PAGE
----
Amazon moves to end long-running EU antitrust case

Amazon on Thursday sought to end a three-year investigation by European Union antitrust regulators by offering to make a series of changes to its business practices and give rival merchants an easier way to reach customers on its site. Web.

Amazon has been under investigation for misusing its domain in e-commerce to drive out competitors. Authorities had accused the company of collecting non-public data on independent merchants to inform its own product offerings and unfairly using Amazon Prime to force sellers to use its logistics business.

On Thursday, the European Commission, the executive branch of the 27-nation bloc, said Amazon has pledged to stop collecting non-public data about the merchants it competes with, including information on terms of sales, revenue, shipments, inventory and performance. .

Amazon is committed to giving other sellers more access to valuable space on its website, such as the “Buy Box,” which prominently displays special offers. Merchants could also participate in the Prime program without using Amazon’s fulfillment business, giving retailers the option of partnering with other providers to handle inventory and shipping.

The concessions offered by Amazon are now under review, with the commission’s final decision expected to come later this year. Rival companies and other groups have until September 9 to present their views on Amazon’s offer to the commission.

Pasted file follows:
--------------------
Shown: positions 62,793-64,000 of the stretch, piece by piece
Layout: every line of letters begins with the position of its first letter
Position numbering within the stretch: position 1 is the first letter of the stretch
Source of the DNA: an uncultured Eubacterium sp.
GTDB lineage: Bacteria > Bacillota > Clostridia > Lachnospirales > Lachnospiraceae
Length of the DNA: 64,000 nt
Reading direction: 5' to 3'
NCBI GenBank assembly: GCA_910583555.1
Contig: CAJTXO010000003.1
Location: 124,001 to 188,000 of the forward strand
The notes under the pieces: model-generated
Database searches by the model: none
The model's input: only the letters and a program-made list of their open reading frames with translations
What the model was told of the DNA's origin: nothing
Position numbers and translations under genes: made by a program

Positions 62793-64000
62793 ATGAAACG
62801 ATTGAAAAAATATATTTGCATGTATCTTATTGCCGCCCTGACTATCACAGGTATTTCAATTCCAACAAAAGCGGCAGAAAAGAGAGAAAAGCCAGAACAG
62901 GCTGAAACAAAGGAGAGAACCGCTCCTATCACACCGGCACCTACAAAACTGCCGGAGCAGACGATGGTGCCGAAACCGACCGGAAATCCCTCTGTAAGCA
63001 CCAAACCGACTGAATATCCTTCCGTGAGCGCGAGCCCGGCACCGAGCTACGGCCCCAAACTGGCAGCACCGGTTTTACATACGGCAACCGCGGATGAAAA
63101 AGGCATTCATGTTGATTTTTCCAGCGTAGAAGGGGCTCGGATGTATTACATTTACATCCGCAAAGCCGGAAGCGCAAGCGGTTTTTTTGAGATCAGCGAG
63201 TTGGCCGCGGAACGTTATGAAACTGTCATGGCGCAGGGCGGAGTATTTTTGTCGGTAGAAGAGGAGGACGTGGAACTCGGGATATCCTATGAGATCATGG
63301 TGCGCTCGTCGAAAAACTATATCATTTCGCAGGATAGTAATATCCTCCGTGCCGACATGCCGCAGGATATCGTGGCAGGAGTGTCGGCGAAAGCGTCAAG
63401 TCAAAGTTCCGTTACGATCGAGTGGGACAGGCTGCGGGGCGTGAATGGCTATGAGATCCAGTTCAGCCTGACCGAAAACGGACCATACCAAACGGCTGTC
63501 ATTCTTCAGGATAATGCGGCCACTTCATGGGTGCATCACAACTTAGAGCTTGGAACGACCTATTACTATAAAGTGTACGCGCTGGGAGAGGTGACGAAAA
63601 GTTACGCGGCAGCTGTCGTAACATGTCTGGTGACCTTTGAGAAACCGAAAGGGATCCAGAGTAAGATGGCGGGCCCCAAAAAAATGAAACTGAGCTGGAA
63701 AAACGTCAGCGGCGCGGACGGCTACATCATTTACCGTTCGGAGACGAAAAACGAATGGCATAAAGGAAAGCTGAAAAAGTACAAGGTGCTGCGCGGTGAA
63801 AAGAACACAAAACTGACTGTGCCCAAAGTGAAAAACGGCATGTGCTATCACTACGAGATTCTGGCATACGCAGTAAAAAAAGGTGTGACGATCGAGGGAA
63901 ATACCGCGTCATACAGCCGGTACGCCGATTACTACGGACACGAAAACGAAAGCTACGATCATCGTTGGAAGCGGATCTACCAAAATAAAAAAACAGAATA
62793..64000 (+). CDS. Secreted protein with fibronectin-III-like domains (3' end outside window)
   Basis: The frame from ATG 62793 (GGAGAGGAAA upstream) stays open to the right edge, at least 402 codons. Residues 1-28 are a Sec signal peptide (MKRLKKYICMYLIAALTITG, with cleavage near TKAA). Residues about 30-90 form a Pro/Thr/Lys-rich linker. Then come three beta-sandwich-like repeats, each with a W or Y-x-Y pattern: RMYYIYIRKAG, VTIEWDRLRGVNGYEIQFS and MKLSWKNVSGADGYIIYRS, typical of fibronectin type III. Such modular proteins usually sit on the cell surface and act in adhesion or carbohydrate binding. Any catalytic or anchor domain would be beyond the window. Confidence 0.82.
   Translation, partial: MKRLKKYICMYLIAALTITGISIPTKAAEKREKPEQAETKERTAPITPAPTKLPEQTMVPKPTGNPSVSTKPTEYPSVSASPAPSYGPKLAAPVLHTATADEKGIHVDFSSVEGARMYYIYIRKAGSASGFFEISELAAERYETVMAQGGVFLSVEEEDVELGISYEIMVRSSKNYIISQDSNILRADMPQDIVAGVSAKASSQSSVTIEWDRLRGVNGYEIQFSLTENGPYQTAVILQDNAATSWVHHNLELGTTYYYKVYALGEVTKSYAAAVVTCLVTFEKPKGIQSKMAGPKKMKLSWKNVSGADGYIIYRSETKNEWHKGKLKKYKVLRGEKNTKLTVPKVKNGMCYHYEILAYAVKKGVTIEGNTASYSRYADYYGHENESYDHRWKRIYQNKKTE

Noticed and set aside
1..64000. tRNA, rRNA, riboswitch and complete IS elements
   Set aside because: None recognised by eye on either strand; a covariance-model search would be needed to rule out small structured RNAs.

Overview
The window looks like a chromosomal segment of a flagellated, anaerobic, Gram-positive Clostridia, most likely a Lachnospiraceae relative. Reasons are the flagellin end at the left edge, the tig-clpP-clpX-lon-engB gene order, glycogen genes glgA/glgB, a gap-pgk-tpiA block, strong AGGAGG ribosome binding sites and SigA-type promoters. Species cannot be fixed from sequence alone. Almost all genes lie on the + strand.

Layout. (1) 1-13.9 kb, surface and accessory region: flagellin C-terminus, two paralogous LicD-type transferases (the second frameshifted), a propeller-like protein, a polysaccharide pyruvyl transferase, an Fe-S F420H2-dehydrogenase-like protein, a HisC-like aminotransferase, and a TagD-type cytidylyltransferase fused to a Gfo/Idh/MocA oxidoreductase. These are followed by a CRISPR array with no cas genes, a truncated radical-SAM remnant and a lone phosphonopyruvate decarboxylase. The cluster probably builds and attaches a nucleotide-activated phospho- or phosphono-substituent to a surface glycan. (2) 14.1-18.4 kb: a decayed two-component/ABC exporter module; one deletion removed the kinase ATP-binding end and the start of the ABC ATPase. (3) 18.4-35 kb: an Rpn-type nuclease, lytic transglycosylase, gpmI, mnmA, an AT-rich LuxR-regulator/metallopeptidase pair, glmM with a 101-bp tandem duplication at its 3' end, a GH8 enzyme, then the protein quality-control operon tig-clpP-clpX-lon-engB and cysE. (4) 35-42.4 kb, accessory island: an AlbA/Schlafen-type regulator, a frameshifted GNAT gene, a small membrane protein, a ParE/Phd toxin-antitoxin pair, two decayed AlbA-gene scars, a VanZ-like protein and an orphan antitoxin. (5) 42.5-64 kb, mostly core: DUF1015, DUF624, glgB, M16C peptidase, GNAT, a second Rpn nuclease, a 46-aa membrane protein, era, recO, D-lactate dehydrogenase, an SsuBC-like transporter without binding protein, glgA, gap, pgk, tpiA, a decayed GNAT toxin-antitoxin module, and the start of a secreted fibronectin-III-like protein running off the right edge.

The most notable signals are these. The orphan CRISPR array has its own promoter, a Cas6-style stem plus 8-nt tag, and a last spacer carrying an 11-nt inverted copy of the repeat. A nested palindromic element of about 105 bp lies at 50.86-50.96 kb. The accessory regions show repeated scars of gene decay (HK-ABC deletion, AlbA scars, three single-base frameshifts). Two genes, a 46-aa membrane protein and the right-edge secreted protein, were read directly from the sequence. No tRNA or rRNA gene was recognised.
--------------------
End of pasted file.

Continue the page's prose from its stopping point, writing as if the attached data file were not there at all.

A settlement would help Amazon avoid a fine that could run into billions of dollars.

The European Union has been sharpening its scrutiny of the world’s biggest technology companies. Amazon, Apple, Google and Meta have all been the targets of antitrust investigations in recent years.

Supervision is expected to intensify. In March, lawmakers agreed on a new law, called the Digital Markets Law, to prevent the biggest tech platforms from using their services and wealth to lock users up and undermine competitors. Another law, the Digital Services Law, puts more pressure on social media companies to clean up their platforms.

Regulators have been particularly concerned that the largest tech companies are hurting competition by taking advantage of their size and scale.

Amazon operates a marketplace that is essential for independent sellers to reach customers, but it also competes against many of those merchants. Apple, which is also under investigation by the European Commission, controls how app makers reach iPhone and iPad users, while selling software that competes with those services.

Amazon, which is facing separate antitrust investigations in Germany and Britain, raised concerns that European regulators were unfairly targeting American tech companies.

“While we have serious concerns about the Digital Markets Act unfairly targeting Amazon and some other US companies, and we disagree with several conclusions of the European Commission, we have engaged constructively with the Commission to address their concerns,” he said. the company in a statement. .

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